8 Quick Facts From PRRI/IFYC Vaccine and Religious Exemption Poll

As concerns around the emerging Omicron variant rise, debates around vaccine mandates and exemptions are pressing, and refusal of the vaccine on grounds of religious exemptions is causing sharp divisions, and anger, among Americans. A survey released today (December 9) by the Public Religion Research Institute (PRRI) and Interfaith Youth Core (IFYC), shows the sharp divide among Americans on the role of religion in vaccine exemptions.  

The survey, titled Religious Identities and The Race Against the Virus – American Attitudes on Vaccination Mandates and Religious Exemptionsshows that the vast majority do not believe that the teachings of their religion prohibit vaccination.  Yet a majority of Americans still hold to the principle of religious freedom and that, within certain parameters, religious exemptions should still be allowed.   

Dr. Robert P. Jones, CEO and Founder of PRRI, commented, “The wide berth allowed for the expression and practice of religions, codified in our Constitution and laws, are bedrock American principles, but Americans also believe that principles of religious liberty are not absolute but rather should be balanced with the health and well-being of our communities.”   

Below is a list of Facts from the PRRI/IFYC Poll on Religious Exemptions and COVID-19 Vaccines: 

1. Only one in ten Americans (10%) believe the teachings of their religion prohibit COVID-19 vaccinations.  

2. Six in ten Americans (60%) believe that there are no valid religious reasons to refuse a COVID-19 vaccine. 

3. 59% of Americans, including majorities of every major religious group aside from white evangelicals, agree that too many people are using religion as an excuse to avoid vaccine requirements.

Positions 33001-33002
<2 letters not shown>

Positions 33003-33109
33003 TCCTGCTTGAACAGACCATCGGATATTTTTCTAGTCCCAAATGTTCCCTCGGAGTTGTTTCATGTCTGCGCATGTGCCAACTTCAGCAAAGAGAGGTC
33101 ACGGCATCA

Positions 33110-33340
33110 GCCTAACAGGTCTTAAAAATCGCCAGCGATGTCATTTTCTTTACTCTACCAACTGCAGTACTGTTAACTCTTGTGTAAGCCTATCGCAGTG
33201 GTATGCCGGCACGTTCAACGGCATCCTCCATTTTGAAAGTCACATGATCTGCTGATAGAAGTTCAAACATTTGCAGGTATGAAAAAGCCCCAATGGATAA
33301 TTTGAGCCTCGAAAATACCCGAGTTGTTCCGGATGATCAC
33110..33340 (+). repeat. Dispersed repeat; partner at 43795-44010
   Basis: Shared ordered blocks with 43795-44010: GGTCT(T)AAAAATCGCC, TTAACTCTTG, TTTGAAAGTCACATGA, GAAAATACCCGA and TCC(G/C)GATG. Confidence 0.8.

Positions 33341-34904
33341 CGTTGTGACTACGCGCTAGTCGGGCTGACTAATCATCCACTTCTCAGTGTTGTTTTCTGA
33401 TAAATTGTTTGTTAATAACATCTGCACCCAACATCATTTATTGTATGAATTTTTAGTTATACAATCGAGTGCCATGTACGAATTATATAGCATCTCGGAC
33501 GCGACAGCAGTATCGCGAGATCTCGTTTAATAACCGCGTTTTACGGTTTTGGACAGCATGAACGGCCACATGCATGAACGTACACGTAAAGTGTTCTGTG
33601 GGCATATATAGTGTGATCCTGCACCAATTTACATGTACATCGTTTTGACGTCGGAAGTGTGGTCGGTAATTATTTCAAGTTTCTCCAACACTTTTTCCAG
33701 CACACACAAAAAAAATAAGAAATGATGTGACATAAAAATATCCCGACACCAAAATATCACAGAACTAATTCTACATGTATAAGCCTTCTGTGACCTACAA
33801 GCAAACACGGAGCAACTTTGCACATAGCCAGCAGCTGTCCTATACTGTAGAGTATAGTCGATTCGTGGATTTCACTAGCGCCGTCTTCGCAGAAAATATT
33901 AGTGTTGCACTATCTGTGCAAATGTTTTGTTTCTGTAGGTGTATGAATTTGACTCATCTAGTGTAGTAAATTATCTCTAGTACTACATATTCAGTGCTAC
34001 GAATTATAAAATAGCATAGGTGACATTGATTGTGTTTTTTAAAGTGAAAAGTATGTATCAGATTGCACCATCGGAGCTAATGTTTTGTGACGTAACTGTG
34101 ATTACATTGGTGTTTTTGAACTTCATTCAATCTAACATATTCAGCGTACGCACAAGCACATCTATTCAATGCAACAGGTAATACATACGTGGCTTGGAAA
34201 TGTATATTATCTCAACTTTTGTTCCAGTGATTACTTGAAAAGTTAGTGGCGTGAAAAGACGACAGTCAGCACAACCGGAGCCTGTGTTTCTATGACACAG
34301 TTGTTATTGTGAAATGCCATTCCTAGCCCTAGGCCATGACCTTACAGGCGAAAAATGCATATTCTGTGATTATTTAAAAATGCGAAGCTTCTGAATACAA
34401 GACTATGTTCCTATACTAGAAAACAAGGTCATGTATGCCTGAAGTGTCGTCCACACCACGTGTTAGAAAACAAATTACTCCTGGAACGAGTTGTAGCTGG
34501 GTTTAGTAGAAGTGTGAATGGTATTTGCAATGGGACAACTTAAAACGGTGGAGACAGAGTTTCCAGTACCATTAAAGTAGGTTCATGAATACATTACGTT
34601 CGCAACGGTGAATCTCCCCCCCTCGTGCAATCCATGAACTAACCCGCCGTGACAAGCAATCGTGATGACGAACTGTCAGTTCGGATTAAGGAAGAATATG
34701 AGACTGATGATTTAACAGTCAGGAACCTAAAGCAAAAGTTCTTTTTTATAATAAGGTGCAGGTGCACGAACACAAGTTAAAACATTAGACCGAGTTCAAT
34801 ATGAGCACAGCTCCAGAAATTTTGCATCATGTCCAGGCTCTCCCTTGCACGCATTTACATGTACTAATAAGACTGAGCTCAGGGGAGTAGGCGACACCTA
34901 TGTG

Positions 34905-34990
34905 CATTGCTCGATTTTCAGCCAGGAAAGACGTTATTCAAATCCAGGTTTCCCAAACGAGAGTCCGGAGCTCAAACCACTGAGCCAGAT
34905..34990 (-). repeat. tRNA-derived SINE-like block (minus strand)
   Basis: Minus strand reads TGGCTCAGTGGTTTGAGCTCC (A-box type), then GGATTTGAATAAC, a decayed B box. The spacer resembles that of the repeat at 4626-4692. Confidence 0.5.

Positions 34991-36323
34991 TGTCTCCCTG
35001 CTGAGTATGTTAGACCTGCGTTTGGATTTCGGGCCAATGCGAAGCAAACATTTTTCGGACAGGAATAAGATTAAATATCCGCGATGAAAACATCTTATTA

4. Just under half, 45% of Americans believe no one should be granted a religious exemption to the COVID-19 vaccine. 

5. White evangelical Protestants (61%) are the only major religious group with majority support for granting religious exemptions to vaccines to anyone who claims one. However, majorities of other religious groups agree that exemptions should be granted for people belonging to a religious group with a record of refusing other vaccines, with 51% of Americans favoring a person who has a document from a religious leader certifying that receiving a COVID-19 vaccination goes against their religious beliefs.  

6. The majority of Americans (54%) are less supportive of allowing religious COVID-19 exemptions for children who would otherwise be required to get them. However, one in five parents of unvaccinated children under age 18 (20%) says they have requested or will request a religious exemption for their children. 

7. Majorities of Americans say religious exemption should be granted if someone has a document from a religious leader (51%), a record of refusing other vaccinations (55%), or belongs to a religious group that has a record of refusing other vaccines (57%). Fewer Americans (39%) believe anyone who says the vaccine goes against their religious beliefs should qualify for an exemption.

8. Two-thirds of Americans who are vaccinated (67%) agree that they are “angry at those who are refusing to get vaccinated against COVID-19 and are putting the rest of us at risk.”  On the other side, more than seven in 10 unvaccinated Americans (71%) say they are “angry at those who think they have the right to tell me to get vaccinated against COVID-19.”    

#Interfaith is a self-paced, online learning opportunity designed to equip a new generation of leaders with the awareness and skills to promote interfaith cooperation online. The curriculum is free to Interfaith America readers; please use the scholarship code #Interfaith100. #Interfaith is presented by IFYC in collaboration with ReligionAndPublicLife.org.

 

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The opinions contained in this piece are solely the author’s and do not necessarily reflect the views of Interfaith Youth Core. Interfaith America encourages a wide range of views and strives to maintain a respectful tone with a goal of greater understanding and cooperation between people of different faiths, worldviews, and traditions.